Even if their star player could make it in time, most hockey people in the east refused to consider Dawson City a serious contender. The team was from a small sub-arctic town and no squad from west of Brandon had yet challenged for—let alone won—the Cup (though none of the Dawson players was originally from anywhere west of Manitoba). The prevailing wisdom was that the game was at its best in Montreal, Ottawa and Winnipeg, while the play in the Ontario Hockey Association, which Ottawa had long ago quit, and the Maritimes was inferior. But there was more to this than hockey snobbery. Even during the Vics versus Vics matches of 1896, the newspapers played up the conflict between the “effete east” and “the Wild and Woolly West.” Hockey wasn’t the root of the country’s endless regional squabbles, but it didn’t escape the wrangling either.    

The Ottawa team had insisted the Klondikers not play any exhibition matches en route. This wasn’t to ensure the challengers would arrive unprepared—it was to avoid any lopsided losses that might dampen ticket sales in Ottawa. Despite the cynicism, and the need for the Dawson hockeyists to assure reporters their challenge was no joke, the team’s journey generated a lot of enthusiasm. And there was more to it than an affection for hockey and underdogs. The Klondike Gold Rush was over, but Canadians continued to romanticize the Yukon and the long journey from “the mining centre of the golden North to the Capital of Canada” only added to the story’s charm. All along the route, people cheered the team. And it was no different in the home of the champions, where the Citizen reported, “The matches are creating the greatest interest of any Stanley Cup contests yet played in Ottawa.”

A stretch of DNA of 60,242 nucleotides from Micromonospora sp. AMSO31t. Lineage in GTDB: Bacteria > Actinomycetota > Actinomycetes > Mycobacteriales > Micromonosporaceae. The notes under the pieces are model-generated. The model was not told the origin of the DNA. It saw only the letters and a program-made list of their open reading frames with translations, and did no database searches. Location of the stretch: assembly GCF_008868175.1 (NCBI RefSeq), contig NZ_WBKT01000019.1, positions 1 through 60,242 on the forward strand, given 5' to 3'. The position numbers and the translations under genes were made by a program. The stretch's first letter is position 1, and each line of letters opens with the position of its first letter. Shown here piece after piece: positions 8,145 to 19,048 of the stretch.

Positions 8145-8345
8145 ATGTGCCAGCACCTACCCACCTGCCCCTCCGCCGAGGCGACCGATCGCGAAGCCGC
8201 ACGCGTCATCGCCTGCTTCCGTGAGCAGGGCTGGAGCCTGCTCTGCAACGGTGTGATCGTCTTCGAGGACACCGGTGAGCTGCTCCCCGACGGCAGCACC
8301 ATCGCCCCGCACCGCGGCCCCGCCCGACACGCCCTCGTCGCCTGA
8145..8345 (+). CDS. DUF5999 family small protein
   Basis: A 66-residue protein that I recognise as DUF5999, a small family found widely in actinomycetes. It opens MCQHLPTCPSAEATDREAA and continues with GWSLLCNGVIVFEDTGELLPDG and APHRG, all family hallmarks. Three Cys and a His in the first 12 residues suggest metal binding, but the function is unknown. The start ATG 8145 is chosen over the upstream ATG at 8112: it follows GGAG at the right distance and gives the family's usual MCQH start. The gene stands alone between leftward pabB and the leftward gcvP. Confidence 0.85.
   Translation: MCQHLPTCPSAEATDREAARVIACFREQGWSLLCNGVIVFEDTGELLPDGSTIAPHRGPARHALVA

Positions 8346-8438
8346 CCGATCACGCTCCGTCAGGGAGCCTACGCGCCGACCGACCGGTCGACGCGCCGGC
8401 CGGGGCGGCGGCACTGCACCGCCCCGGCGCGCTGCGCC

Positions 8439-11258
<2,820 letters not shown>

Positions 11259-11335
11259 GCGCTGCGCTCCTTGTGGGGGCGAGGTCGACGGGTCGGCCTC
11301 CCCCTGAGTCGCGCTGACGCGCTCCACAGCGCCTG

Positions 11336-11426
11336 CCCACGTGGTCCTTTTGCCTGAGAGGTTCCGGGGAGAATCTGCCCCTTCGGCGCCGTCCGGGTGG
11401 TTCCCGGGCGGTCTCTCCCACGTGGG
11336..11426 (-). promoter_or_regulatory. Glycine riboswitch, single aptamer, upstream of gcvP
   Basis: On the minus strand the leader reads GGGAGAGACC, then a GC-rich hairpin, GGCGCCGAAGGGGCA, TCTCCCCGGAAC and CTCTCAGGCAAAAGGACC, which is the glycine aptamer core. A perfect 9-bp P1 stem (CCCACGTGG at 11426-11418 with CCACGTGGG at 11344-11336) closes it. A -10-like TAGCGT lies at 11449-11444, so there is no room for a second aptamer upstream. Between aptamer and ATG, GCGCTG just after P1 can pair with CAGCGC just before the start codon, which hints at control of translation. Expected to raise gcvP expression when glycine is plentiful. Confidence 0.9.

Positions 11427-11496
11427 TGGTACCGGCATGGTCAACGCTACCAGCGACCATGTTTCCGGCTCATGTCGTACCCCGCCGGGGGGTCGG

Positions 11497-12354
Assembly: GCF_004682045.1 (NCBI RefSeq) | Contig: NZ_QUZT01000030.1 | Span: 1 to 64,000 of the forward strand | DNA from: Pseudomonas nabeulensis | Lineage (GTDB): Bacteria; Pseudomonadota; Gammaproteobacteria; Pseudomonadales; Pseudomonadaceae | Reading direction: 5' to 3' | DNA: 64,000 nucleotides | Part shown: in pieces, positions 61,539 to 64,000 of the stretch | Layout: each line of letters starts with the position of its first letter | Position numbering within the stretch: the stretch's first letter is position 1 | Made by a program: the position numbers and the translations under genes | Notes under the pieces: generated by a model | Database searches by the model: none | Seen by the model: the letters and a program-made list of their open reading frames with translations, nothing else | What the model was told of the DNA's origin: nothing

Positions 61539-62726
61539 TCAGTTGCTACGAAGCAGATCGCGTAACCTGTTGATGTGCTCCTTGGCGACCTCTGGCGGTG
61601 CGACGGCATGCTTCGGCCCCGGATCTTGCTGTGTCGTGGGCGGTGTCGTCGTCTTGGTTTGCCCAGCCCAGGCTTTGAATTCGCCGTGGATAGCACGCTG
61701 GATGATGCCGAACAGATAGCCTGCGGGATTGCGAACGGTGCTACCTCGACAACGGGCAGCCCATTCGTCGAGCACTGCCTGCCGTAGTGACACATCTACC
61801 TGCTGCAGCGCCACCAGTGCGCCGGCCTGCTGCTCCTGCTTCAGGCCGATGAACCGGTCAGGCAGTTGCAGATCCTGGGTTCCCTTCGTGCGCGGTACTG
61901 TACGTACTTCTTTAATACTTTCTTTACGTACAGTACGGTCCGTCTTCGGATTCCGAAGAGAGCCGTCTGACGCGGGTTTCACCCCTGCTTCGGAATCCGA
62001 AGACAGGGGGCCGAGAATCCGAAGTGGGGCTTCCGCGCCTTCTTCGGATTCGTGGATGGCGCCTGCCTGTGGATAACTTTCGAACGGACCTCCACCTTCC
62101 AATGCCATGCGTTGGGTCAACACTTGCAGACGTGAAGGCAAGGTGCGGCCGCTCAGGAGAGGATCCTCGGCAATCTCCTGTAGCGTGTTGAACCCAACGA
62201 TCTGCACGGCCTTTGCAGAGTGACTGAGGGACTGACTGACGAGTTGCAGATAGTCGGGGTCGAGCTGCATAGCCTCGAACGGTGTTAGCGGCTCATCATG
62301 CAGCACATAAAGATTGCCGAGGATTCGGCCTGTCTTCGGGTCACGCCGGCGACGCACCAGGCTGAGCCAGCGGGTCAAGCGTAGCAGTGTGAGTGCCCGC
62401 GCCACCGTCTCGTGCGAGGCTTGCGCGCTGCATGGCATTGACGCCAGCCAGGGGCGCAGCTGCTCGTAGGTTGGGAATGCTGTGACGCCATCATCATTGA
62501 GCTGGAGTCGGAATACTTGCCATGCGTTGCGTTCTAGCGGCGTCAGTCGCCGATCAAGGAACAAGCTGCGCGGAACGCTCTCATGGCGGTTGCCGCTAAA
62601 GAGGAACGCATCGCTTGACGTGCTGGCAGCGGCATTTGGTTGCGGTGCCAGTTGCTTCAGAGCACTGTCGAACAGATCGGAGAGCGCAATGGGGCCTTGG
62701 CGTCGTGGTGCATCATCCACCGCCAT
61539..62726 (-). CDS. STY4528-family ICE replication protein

At a quarter to five on January 11, 1905, three-and-a-half weeks after leaving Dawson City, the hockeyists stepped off the train and onto the platform of Central Station where a large and appreciative crowd gave them “a right hearty reception.” An executive from the Ottawa Hockey Club led the players away to the Russell House. Despite the cordial welcome, the hosts weren’t about to grant the visitors’ request for a one-week postponement before starting the series. Meanwhile, the challengers denied rumours they’d threatened to default the opening game and focus on the second and third ones rather than play unprepared. The first match would go ahead as scheduled, with Earl Grey, the new Governor-General, “facing the puck” at 8:30 p.m. on Friday the 13th.